From Kennan to Kissinger, Western foreign-policy thinkers saw NATO’s eastward march was a dangerous game


US Department of Defense 5-y Plan: Secretary of Defense Wolfowitz issued a US DoD plan for 1994 to 1999, that included the expansion of NATO, i.e., expand US geo-strategic objectives at the expense of Russia.

The US Congress approved the expansion of NATO in 1998.

Poland, Hungary and the Czech Republic were admitted to NATO in March 1999


NATO marched towards Russian borders, saying sovereign nations can apply and NATO members will decide, somewhat similar to becoming a member of a golf, or yacht club. 


That whole approach regarding the indivisibility of security in the nuclear age is totally bonkers. It ultimately led to the Ukraine situation.


At present, the US Government-US Media complex is repeating, ad nauseum: All this has nothing to do with NATO expansion, but everything to do with evil Putin, who:


1) Aims to deny Ukraine’s right to exist;

2) Aims to reestablish the greatness of Russia,

3) Hates freedom and democracy


If Russia’s attack on Ukraine has nothing to do with decades NATO expansions, how come so many western experts have spent decades warning NATO expansions would lead to an attack on Ukraine?


Spinmeister and former Ambassador to Russia, Michael McFaul, falsely claims: “This thing (i.e., NATO expansions), we were warned about for decades, was never anything anyone ever mentioned, until the end of last year” (i.e., 2021).


That statement is false, because numerous prominent people had warned against expanding NATO, because no one was threatening anybody, at that time.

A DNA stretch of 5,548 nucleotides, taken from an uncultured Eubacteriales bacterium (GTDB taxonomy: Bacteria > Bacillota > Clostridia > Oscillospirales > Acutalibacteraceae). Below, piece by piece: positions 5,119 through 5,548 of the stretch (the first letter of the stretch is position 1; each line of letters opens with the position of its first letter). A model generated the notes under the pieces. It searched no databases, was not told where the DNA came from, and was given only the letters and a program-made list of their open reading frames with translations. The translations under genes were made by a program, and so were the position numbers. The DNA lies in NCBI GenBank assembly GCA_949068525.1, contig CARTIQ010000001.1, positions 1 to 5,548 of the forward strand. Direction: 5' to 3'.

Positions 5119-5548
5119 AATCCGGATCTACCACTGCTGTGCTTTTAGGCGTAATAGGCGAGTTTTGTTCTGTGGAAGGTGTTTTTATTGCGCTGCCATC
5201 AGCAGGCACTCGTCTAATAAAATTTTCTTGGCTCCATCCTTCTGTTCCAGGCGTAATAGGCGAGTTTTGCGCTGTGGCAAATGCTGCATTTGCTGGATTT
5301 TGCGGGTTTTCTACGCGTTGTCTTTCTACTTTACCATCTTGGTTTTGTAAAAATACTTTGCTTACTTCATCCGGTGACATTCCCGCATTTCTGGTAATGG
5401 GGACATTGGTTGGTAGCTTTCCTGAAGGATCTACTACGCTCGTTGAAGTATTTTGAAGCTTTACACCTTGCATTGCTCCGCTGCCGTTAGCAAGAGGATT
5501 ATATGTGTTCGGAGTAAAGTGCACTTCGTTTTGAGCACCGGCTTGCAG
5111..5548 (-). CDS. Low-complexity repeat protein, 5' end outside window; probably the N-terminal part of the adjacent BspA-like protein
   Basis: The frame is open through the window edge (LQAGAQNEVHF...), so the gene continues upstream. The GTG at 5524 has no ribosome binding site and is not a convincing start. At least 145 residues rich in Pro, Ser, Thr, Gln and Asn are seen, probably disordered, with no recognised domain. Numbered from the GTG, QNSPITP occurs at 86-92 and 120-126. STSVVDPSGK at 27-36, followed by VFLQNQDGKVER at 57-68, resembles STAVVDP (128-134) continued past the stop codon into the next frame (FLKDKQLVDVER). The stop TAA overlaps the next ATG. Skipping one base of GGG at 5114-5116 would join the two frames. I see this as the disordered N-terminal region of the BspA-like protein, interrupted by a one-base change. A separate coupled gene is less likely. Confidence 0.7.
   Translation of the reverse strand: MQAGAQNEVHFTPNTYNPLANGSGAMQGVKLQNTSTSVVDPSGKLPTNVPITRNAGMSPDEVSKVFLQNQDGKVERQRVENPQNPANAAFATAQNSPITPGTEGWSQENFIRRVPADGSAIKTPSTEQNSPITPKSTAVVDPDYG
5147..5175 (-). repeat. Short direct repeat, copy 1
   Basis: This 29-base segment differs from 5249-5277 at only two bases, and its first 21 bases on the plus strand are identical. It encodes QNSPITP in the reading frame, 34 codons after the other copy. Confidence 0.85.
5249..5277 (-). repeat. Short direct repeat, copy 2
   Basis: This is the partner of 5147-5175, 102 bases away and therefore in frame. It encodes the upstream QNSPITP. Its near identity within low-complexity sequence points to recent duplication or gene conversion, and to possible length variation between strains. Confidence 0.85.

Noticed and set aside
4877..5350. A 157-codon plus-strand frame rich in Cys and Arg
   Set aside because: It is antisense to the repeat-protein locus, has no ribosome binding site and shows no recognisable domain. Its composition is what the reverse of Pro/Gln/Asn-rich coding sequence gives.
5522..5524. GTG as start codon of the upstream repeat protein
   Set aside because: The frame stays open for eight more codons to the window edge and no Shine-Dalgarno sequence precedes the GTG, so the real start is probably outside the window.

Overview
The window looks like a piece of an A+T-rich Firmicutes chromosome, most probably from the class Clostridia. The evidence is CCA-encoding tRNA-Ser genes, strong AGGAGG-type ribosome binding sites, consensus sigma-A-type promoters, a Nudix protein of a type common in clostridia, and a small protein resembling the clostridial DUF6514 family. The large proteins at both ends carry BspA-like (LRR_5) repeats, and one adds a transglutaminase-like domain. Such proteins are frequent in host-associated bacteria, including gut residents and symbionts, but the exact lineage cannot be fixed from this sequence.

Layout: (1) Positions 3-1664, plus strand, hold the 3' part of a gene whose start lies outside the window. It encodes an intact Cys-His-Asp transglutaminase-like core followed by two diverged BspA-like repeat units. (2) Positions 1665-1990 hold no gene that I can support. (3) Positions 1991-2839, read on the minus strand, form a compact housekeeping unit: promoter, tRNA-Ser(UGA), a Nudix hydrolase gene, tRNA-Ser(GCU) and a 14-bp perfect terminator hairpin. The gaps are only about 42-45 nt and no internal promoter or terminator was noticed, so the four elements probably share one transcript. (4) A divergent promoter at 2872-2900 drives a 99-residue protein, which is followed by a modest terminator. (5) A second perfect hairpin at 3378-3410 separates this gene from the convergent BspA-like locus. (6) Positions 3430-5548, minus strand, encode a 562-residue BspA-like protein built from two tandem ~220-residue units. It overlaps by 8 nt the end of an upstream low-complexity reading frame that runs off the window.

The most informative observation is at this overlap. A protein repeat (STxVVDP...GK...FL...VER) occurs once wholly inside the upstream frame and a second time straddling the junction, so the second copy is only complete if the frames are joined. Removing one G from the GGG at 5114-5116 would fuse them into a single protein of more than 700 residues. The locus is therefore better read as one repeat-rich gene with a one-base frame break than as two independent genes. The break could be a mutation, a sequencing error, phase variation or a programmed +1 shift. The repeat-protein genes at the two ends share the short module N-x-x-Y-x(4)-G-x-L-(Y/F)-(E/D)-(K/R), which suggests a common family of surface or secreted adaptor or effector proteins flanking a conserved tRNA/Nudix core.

New Evidence of Pledges Not to Expand NATO


Germany's Der Spiegel Asks: "Is Vladimir Putin Right Regarding NATO Expansion?


The West promised not to expand NATO, beyond East Germany (the Oder River), according to a recently made-public document from the UK National Archives.


A newly discovered document from March 1991 shows US, UK, French, and German officials discussing a pledge made to Moscow that NATO would not expand to Poland and beyond. Its publication by the German magazine Der Spiegel on Friday comes as expansion of the US-led bloc has led to a military standoff in Eastern Europe. 


The minutes of a March 6, 1991 meeting in Bonn between political directors of the foreign ministries of the US, UK, France, and Germany contain multiple references to “2+4” talks on German unification in which the Western officials made it “clear” to the Soviet Union that NATO would not push into territory east of Germany. 


“We made it clear to the Soviet Union – in the 2+4 talks, as well as in other negotiations – that we do not intend to benefit from the withdrawal of Soviet troops from Eastern Europe”,the document quotes US Assistant Secretary of State for Europe and Canada Raymond Seitz.


“NATO should not expand to the east, either officially or unofficially,” Seitz added. 

A British representative also mentions the existence of a “general agreement” that membership of NATO for eastern European countries is “unacceptable.”


“We had made it clear during the 2+4 negotiations that we would not extend NATO beyond the Elbe [sic],” said West German diplomat Juergen Hrobog. “We could not therefore offer Poland and others membership in NATO.”




NOTE: The UK has shut down RT, because its reporting was interfering with the Western gospel




During a 1990 meeting, US Secretary of State James Baker assured Soviet leader Mikhail Gorbachev of the following:


Baker said"If the United States keeps its presence in Germany within the framework of NATO, not an inch of NATO’s present military jurisdiction will spread in an eastern direction."


Several years later, NATO and President Clinton began considering just such a spreading—but not without controversy.


1) American diplomat George Kennan, a towering figure in Cold War strategy, who authored the policy of Soviet “containment,” was unequivocal in his opposition.